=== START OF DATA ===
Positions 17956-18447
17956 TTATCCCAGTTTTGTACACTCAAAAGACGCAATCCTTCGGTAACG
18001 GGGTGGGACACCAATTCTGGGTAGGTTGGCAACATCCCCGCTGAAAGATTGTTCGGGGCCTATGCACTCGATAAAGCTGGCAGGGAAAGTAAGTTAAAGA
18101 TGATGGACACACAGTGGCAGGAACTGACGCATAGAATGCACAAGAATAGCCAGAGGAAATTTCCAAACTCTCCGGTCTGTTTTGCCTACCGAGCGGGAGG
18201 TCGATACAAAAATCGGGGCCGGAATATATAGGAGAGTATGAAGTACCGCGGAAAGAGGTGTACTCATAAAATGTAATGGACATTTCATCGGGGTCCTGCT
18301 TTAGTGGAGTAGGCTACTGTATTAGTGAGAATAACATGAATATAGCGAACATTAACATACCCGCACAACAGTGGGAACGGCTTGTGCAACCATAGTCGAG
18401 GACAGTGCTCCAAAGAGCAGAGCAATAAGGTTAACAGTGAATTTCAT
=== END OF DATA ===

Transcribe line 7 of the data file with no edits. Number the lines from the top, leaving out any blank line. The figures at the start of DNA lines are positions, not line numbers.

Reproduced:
18401 GACAGTGCTCCAAAGAGCAGAGCAATAAGGTTAACAGTGAATTTCAT